10. Does your counselor adhere to ethical principles in regard to issues such as boundaries, dual relationships , and confidentiality? There are numerous ethical guidelines designed to keep counselors from harming clients. Most important, there is a guideline barring against dual relationships. When a therapist enters into a therapeutic relationship with a client, he or she should not have any other relationship with that person, such as teacher, friend, employer, or family member, although there are some exceptions to this rule in villages or very rural communities. The principle behind this guideline is really about whose needs are getting met. A therapist should be there to meet your counseling-related needs for empathy, understanding, support, guidance, unburdening, and healing. When a counselor gets his or her own needs (emotional or otherwise) met by the client, he has crossed a boundary, and the therapy process can be damaged or ruined. This is one of many ethical guidelines, and it’s important for a counselor to adhere to these. For more information on ethical standards, you can visit these links:
American Association for Marriage and Family Therapy (AAMFT) Code of Ethics 
American Psychological Association (APA) Code of Ethics 
American Counseling Association (ACA) Code of Ethics 
National Association of Social Workers (NASW) Code of Ethics 
11. Is the counselor licensed? Licensure implies that a counselor has engaged in extensive postgraduate counseling experience which, depending on the state of licensure, may include up to 3,000 hours of required supervised experience. It also means the counselor has passed a licensing exam. There are many unlicensed therapists who have years of experience and do excellent work, but licensed counselors have (generally but not always) jumped through more hoops and have undergone more extensive supervision than unlicensed counselors. You can contact your State Professional Licensing Board to verify the licensure of a provider.
12. Does the counselor have a graduate degree? There are numerous people who call themselves “counselors” or “therapists” because they have taken a weekend seminar or have learned a certain therapeutic approach. But without a graduate degree in counseling, psychology, social work, marriage and family therapy, or another related field of study, such a person lacks the education, training, and skills to provide safe psychotherapy and counseling. It is highly recommended to only work with counselors and therapists who have graduate training. People without graduate-level education in a mental health field may lack the necessary skills and know-how to properly diagnose and treat issues, and there is a great danger in misdiagnosing and mistreating. Psychology is an enormous field, and human beings are multifaceted and complex. It takes years of education and training to effectively help people. Without the proper training, there is great risk of causing harm.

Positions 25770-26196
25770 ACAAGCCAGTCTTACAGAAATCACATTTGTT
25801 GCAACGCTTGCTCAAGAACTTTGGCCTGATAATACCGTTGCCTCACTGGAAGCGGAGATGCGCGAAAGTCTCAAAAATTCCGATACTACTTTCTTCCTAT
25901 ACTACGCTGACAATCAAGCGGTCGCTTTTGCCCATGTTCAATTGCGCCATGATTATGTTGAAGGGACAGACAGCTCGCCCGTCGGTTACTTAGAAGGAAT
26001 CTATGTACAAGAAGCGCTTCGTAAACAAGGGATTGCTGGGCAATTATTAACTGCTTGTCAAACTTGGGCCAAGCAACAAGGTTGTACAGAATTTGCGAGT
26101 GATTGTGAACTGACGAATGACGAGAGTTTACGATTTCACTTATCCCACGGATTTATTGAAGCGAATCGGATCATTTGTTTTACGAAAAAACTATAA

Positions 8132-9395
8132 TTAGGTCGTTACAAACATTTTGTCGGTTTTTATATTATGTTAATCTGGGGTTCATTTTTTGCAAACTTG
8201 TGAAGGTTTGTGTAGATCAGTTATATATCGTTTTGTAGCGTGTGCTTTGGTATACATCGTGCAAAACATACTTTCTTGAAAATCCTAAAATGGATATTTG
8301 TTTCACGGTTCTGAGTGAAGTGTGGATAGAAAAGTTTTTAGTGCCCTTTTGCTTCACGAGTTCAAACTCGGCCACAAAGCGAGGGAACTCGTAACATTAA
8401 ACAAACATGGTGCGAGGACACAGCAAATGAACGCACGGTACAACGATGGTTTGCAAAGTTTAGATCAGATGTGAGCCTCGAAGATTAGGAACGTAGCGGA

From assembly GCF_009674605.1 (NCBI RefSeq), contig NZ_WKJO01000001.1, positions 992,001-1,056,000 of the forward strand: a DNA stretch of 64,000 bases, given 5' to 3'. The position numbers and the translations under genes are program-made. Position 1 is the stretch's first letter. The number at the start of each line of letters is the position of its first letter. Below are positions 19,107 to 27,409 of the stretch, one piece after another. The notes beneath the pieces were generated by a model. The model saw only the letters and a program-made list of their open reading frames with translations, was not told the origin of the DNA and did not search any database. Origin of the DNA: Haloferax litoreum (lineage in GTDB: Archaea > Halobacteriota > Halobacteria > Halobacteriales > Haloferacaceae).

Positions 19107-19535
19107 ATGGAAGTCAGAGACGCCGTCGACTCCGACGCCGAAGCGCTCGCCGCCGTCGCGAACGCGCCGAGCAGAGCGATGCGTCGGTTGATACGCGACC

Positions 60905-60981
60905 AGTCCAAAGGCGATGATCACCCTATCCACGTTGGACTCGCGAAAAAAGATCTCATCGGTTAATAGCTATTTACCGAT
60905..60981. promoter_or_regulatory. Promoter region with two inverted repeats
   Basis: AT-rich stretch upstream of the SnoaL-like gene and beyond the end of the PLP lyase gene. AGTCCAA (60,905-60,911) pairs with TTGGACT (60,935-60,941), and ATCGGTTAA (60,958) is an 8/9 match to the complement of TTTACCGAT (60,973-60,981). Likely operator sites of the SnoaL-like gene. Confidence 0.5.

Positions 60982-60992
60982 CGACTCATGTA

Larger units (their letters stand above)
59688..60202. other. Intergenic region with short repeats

13. Does the counselor have postgraduate training? Many new counselors fresh out of graduate school have had excellent book learning but lack enough actual counseling experience to claim expertise and feel totally confident. Postgraduate training in a particular approach to psychotherapy is often the next step in a new counselor’s career  and is helpful in getting a new counselor to the next level, where he or she will have more confidence and know-how.
14. Have any complaints been filed with the board? If so, what are the complaints, and have they been satisfactorily resolved? To see if a counselor has a record or is under investigation, you can check with your state licensing board, usually under the state department of health or occupational licensing.
Article printed from GoodTherapy.org Therapy Blog: http://www.goodtherapy.org/blog
URL to article: http://www.goodtherapy.org/blog/how-to-find-a-therapist/
URLs in this post:
 anxiety: http://www.goodtherapy.org/therapy-for-anxiety.html
 dependence: http://www.goodtherapy.org/therapy-for-codependency.html
 psychotherapy: http://www.goodtherapy.org/individual-therapy.html
 Sometimes We Can’t Help.: http://www.goodtherapy.org/what-is-good-therapy.html
 relationships: http://www.goodtherapy.org/Marriage-Counseling.html
 American Association for Marriage and Family Therapy (AAMFT) Code of Ethics: http://www.aamft.org/imis15/content/legal_ethics/code_of_ethics.aspx
 American Psychological Association (APA) Code of Ethics: http://www.apa.org/ethics/code/index.aspx
 American Counseling Association (ACA) Code of Ethics: http://www.counseling.org/resources/codeofethics/TP/home/ct2.aspx
 National Association of Social Workers (NASW) Code of Ethics: http://www.naswdc.org/pubs/code/default.asp
 career: http://www.goodtherapy.org/therapy-for-career-choice.html